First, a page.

Spirit of 2004 pushing Igor Karacic to feel Olympic spirit once more

15 Mar. 2024

Spirit of 2004 pushing Igor Karacic to feel Olympic spirit once more

A smile is never that far from Igor Karacic’s face. 

The Croatian centre back is speaking to ihf.info after a rest day training session at the ZAG Arena in Hanover, Germany – host of the Olympic Qualification Tournament #2.

Joking with his teammates and smiling all the way to the team bus in the car park outside, the talk covers a number of topics, including life after handball.

But right now, in March 2024, his life is handball.

He and his Croatia side, with newly-installed head coach Dagur Sigurdsson, have played once and won once here in Lower Saxony – a 35:29 victory over Austria.

The start was slow against the Austrians, but handball is a 60-minute game and for their time in Germany, results are all that matter. Wins equal Paris 2024 Olympic Games qualification and that is what they have done so far.

“Yesterday, I read an interview with our coach and he said ‘I don't need stuff for YouTube’ or something like that, he said: ‘it's most important to take these four, six points and to qualify to the Olympic Games’ – the most important thing is just winning these games and that's it,” said the 35-year-old, his solitary strike against the Austrians putting him up to 298 goals for his country, across 118 games.

And that is it.

Karacic wants one more taste of an Olympic Games with Croatia and the last opportunity will likely be Paris 2024 with Los Angeles 2028 coming just before his 40th birthday.

“I'm almost 36 and maybe it's the last Olympic Games tournament for me,” he said. “I will give everything tomorrow to try to beat Germany and to qualify through because I want to – maybe in the next two or three years – finish my career in a good way with a lot of tournaments, and the first of them is the Olympic Games. It's the most important thing now in my life.”

The Germans also won their opener, 41:29 against Algeria, with the hosts set to put up a strong challenge to Karacic and Croatia in gaining their second win, a victory which would represent almost the final step towards Paris 2024.

And the Games this summer are part of a feeling Karacic has had as long as he can remember – representing his country at the greatest competition of them all. 

That feeling was firmly embedded in his psyche – and that of the wider Croatian public – when their legendary national teams of the late 1990s and early 2000s were regulars on global podiums, where they collected two Olympic golds (1996, 2004) and an IHF World Championship gold (2003).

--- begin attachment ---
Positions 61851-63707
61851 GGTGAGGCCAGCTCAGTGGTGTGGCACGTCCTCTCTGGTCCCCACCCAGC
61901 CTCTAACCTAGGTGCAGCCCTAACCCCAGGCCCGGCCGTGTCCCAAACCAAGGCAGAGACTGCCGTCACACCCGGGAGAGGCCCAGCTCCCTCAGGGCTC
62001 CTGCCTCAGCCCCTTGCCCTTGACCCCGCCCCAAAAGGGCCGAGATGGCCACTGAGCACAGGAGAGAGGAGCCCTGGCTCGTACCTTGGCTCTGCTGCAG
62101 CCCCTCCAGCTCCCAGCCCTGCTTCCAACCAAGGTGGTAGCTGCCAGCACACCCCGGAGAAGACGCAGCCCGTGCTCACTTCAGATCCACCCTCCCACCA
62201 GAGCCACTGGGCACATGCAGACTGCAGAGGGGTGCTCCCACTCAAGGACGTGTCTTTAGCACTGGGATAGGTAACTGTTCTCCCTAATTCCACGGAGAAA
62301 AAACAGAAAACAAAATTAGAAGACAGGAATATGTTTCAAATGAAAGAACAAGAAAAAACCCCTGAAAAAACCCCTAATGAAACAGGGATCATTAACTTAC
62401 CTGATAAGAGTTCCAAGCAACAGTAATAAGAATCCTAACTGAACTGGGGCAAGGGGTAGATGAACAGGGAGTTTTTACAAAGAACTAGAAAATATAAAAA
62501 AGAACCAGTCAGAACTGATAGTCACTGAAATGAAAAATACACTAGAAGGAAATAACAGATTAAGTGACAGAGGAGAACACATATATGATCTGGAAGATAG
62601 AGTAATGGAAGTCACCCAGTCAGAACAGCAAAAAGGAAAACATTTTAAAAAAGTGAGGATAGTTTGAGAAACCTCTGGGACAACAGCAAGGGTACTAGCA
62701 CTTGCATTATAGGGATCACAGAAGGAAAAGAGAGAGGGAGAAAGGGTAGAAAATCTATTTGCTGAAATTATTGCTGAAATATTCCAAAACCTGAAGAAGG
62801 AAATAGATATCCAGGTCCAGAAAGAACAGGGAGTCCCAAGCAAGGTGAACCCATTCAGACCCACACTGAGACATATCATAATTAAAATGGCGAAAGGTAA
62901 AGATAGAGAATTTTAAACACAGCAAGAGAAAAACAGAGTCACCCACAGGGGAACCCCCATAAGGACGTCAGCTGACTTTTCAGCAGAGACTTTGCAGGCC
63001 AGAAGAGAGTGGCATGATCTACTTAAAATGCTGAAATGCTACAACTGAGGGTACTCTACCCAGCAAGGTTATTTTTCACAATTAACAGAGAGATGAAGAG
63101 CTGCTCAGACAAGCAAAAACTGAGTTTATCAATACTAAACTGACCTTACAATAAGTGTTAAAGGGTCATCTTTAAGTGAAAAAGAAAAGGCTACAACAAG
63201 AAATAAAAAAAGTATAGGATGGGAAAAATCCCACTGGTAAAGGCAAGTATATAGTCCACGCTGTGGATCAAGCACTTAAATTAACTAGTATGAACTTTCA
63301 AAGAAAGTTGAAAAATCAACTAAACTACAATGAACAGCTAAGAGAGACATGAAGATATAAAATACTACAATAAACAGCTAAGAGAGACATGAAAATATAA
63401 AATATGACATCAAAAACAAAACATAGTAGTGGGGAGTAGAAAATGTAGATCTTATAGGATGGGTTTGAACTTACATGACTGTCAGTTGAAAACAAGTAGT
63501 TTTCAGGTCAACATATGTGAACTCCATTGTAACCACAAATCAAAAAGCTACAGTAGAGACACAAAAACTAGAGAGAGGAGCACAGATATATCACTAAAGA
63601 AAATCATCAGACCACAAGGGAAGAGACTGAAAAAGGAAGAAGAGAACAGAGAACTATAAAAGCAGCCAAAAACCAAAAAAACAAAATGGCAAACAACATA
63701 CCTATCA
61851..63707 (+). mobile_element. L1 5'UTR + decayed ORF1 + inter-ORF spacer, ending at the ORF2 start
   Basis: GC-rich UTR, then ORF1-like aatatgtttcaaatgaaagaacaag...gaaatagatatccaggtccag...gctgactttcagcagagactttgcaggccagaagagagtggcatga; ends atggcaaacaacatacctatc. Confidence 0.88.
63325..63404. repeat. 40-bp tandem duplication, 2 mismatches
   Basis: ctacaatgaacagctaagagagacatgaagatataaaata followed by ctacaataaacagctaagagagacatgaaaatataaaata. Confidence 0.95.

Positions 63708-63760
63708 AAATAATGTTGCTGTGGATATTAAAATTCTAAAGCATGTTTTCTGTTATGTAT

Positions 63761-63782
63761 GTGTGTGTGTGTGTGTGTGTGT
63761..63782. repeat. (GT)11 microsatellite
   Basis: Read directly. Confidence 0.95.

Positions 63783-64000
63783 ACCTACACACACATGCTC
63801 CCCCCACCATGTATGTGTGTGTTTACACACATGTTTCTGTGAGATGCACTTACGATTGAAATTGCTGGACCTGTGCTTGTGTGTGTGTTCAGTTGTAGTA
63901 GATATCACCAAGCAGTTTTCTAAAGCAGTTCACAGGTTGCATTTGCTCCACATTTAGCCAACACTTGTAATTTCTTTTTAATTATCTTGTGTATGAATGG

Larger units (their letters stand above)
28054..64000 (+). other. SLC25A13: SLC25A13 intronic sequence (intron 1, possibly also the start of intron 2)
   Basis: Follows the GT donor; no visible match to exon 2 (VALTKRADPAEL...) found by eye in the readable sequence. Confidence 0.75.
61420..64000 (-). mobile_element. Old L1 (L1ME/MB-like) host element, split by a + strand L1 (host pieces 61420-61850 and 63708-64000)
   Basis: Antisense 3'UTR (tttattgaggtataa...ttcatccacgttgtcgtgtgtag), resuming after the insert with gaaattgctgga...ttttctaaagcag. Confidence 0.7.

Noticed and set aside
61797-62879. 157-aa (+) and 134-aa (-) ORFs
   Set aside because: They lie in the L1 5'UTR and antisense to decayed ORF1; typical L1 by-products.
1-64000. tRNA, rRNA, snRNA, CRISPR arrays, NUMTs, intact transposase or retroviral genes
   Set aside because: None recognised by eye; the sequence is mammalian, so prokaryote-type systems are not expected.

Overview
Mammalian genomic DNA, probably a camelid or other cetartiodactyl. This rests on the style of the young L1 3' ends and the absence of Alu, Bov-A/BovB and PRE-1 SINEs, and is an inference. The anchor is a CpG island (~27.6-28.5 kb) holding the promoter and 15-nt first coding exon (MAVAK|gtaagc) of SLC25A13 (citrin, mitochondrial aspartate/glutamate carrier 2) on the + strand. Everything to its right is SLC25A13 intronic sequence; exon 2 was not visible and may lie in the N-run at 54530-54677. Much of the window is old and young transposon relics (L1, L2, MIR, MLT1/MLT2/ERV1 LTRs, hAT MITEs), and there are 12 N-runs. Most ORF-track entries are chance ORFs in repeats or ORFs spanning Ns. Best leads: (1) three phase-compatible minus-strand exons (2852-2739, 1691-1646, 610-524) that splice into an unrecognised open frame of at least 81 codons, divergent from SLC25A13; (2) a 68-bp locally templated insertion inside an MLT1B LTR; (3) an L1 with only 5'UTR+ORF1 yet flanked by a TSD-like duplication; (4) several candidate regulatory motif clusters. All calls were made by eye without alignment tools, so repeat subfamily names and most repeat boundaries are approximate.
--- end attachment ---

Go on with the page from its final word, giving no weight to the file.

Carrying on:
“The mentality of the Balkan people and the Croatia people is a high level if you speak just about handball and about the sport,” said the Kielce player, who represented Croatia at the Rio 2016 Olympic Games where his side finished fifth.

“The 2003 World Championship and 2004 Olympic Games gold medals were positive for us because in my generation, when I was in the youth team, idols for me were (Ivano) Balic, (Petar) Metlicic and (Blazenko) Lackovic – they showed me the way.

“I always believed and looked at a player like Ivano (Balic), or my brother (Ivan). I liked them a lot, their personalities,” he added. “It was good for me to have these people around me, to play with them, to train with them and to improve my game and my life in the end.

“I aways dream always about this, about the Croatian handball team, about these big tournaments. Now I enjoy them [myself as a player), maybe I'm on high level now. I just want to go with my team to try to give to our people, our spectators, something to celebrate.

“I just want to continue to be there in the Olympic Games and try to win some medals. It’s my dream and the dream of all of our guys here and it's really nice to be this part of this journey with the Croatian national team for the Olympic Games. My feeling now is maybe stronger than before.”

Looking to guide them not only to Paris 2024 but to the podium in France is Dagur Sigurdsson, the first non-Croatian head coach of the men’s team.

The Icelandic coach only had five sessions with the team, and just one of them with the full squad, before taking on Austria and Karacic is realistic about the immediate impact, but looking forward to what is to come down the road.

“It's difficult to say now,” said the player about if any aspect of training has already changed under the former Japan head coach. “He wants to improve our game but we didn't have a lot of time, maybe four or five days and it's not enough, for our coaches and for us [to change anything], but the most important thing is just to win these games and to qualify to the Olympic Games.

“If we qualify, we will have a lot of time to prepare, maybe 40, 50 days, and this is going to be a really good thing for us and for Croatia Handball with Dagur Sigurdsson.”

Karacic, who was born in Bosnia and Herzegovina and started his club career with HMRK Zrinjski Mostar, took time to reflect on his career in the sport and what is to come before boarding the bus back to the team hotel.

“I started handball with my brother when I was around seven and everything what I have in my life, it's because of handball,” said Karacic.

“I respect this sport; I respect handball and I really enjoy it. It’s not just a business, it's not just a sport, it's not just I'm an athlete or a professional player – handball is my life and maybe in the next few years it’s going to be the same.

“But when I finish my career, we'll see, maybe I will take some other jobs? Maybe I will just stop a little bit and I will see some other direction in my life maybe? But for now, the really big importance in my life is handball.”